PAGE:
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Open access

Hui Yi Ng, Divya Namboodiri, Diana Learoyd, Andrew Davidson, Bernard Champion and Veronica Preda

Summary

Co-secreting thyrotropin/growth hormone (GH) pituitary adenomas are rare; their clinical presentation and long-term management are challenging. There is also a paucity of long-term data. Due to the cell of origin, these can behave as aggressive tumours. We report a case of a pituitary plurihormonal pit-1-derived macroadenoma, with overt clinical hyperthyroidism and minimal GH excess symptoms. The diagnosis was confirmed by pathology showing elevated thyroid and GH axes with failure of physiological GH suppression, elevated pituitary glycoprotein hormone alpha subunit (αGSU) and macroadenoma on imaging. Pre-operatively the patient was rendered euthyroid with carbimazole and underwent successful transphenoidal adenomectomy (TSA) with surgical cure. Histopathology displayed an elevated Ki-67 of 5.2%, necessitating long-term follow-up.

Learning points:

  • Thyrotropinomas are rare and likely under-diagnosed due to under-recognition of secondary hyperthyroidism.
  • Thyrotropinomas and other plurihormonal pit-1-derived adenomas are more aggressive adenomas according to WHO guidelines.
  • Co-secretion occurs in 30% of thyrotropinomas, requiring diligent investigation and long-term follow-up of complications.
Open access

R D’Arcy, M McDonnell, K Spence and C H Courtney

Summary

A 42-year-old male presented with a one-week history of palpitations and sweating episodes. The only significant history was of longstanding idiopathic dilated cardiomyopathy. Initial ECG demonstrated a sinus tachycardia. Thyroid function testing, undertaken as part of the diagnostic workup, revealed an un-measureable thyroid-stimulating hormone (TSH) and free thyroxine (T4). Upon questioning the patient reported classical thyrotoxic symptoms over the preceding weeks. Given the persistence of symptoms free tri-iodothyronine (T3) was measured and found to be markedly elevated at 48.9 pmol/L (normal range: 3.1–6.8 pmol/L). No goitre or nodular disease was palpable in the neck. Historically there had never been any amiodarone usage. Radionucleotide thyroid uptake imaging (123I) demonstrated significantly reduced tracer uptake in the thyroid. Upon further questioning the patient reported purchasing a weight loss product online from India which supposedly contained sibutramine. He provided one of the tablets and laboratory analysis confirmed the presence of T3 in the tablet. Full symptomatic resolution and normalised thyroid function ensued upon discontinuation of the supplement.

Learning points:

  • Free tri-iodothyronine (T3) measurement may be useful in the presence of symptoms suggestive of thyrotoxicosis with discordant thyroid function tests.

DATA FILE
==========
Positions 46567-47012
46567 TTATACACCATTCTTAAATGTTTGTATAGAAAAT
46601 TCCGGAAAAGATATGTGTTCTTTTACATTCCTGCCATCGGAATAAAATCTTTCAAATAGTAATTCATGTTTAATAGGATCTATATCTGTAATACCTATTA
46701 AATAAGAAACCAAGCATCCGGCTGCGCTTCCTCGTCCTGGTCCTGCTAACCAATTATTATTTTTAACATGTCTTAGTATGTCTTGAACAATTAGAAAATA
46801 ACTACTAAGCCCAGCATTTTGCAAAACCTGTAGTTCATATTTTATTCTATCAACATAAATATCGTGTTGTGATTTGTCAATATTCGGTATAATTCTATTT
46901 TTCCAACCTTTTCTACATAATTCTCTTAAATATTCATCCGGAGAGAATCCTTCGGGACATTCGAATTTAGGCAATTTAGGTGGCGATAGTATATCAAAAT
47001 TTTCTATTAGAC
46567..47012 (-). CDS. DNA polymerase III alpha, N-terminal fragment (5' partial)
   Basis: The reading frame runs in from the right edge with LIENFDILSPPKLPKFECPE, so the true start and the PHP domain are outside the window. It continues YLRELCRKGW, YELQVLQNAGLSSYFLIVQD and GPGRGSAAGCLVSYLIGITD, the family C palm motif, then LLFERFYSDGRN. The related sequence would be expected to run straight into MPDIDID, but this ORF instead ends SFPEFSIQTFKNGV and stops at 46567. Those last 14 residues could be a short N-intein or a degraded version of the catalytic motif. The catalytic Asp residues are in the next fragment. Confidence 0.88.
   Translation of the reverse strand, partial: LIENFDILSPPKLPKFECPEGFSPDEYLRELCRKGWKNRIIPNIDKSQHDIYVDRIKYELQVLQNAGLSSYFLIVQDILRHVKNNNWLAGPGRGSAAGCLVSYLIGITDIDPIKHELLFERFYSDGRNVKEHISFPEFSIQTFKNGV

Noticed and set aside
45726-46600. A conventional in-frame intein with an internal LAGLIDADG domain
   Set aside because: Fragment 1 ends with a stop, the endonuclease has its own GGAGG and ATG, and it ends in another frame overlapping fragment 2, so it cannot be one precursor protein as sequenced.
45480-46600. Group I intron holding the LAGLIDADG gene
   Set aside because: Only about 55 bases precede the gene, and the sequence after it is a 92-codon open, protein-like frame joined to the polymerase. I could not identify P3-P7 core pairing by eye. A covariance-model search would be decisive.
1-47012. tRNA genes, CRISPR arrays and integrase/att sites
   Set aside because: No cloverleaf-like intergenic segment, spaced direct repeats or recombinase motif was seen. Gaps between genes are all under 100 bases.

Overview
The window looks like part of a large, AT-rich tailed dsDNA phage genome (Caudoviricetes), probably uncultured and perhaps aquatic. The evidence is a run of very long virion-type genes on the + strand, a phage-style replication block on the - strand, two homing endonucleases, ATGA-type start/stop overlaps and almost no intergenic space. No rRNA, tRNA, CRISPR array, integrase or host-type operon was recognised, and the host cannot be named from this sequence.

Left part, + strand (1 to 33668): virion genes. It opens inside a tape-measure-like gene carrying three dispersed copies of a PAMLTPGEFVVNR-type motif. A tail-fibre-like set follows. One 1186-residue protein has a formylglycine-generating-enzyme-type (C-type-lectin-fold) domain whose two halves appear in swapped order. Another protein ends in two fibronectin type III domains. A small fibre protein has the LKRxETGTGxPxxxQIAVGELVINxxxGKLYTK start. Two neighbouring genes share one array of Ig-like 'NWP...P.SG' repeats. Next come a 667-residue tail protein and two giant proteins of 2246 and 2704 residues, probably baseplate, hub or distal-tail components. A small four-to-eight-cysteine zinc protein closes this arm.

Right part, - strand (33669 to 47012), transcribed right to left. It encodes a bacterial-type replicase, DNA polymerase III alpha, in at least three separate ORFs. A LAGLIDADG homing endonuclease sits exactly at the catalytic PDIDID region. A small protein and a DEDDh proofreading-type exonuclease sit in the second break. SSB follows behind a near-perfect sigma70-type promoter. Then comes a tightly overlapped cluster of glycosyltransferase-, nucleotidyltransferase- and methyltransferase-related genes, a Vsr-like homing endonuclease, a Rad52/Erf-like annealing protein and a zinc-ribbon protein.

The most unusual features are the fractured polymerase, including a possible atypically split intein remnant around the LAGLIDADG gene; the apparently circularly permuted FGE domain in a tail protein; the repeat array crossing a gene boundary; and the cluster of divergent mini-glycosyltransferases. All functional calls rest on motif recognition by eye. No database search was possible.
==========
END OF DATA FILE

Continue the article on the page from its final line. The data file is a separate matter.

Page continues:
• Thyroid uptake scanning can be a useful aid to differentiating exogenous hormone exposure from endogenous hyperthyroidism.
  • Ingestion of thyroid hormone may be inadvertent in cases of exogenous thyrotoxicosis.
  • Medicines and supplements sourced online for weight loss may contain thyroxine (T4) or T3 and should be considered as a cause of unexplained exogenous hyperthyroidism.
Open access

V Larouche, L Snell and D V Morris

Summary

Myxoedema madness was first described as a consequence of severe hypothyroidism in 1949. Most cases were secondary to long-standing untreated primary hypothyroidism. We present the first reported case of iatrogenic myxoedema madness following radioactive iodine ablation for Graves' disease, with a second concurrent diagnosis of primary hyperaldosteronism. A 29-year-old woman presented with severe hypothyroidism, a 1-week history of psychotic behaviour and paranoid delusions 3 months after treatment with radioactive iodine ablation for Graves' disease. Her psychiatric symptoms abated with levothyroxine replacement. She was concurrently found to be hypertensive and hypokalemic. Primary hyperaldosteronism from bilateral adrenal hyperplasia was diagnosed. This case report serves as a reminder that myxoedema madness can be a complication of acute hypothyroidism following radioactive iodine ablation of Graves' disease and that primary hyperaldosteronism may be associated with autoimmune hyperthyroidism.

Learning points

  • Psychosis (myxoedema madness) can present as a neuropsychiatric manifestation of acute hypothyroidism following radioactive iodine ablation of Graves' disease.
  • Primary hyperaldosteronism may be caused by idiopathic bilateral adrenal hyperplasia even in the presence of an adrenal adenoma seen on imaging.
  • Adrenal vein sampling is a useful tool for differentiating between a unilateral aldosterone-producing adenoma, which is managed surgically, and an idiopathic bilateral adrenal hyperplasia, which is managed medically.
  • The management of autoimmune hyperthyroidism, iatrogenic hypothyroidism and primary hyperaldosteronism from bilateral idiopathic adrenal hyperplasia in patients planning pregnancy includes delaying pregnancy 6 months following radioactive iodine treatment and until patient is euthyroid for 3 months, using amiloride as opposed to spironolactone, controlling blood pressure with agents safe in pregnancy such as nifedipine and avoiding β blockers.
  • Autoimmune hyperthyroidism and primary hyperaldosteronism rarely coexist; any underlying mechanism associating the two is still unclear.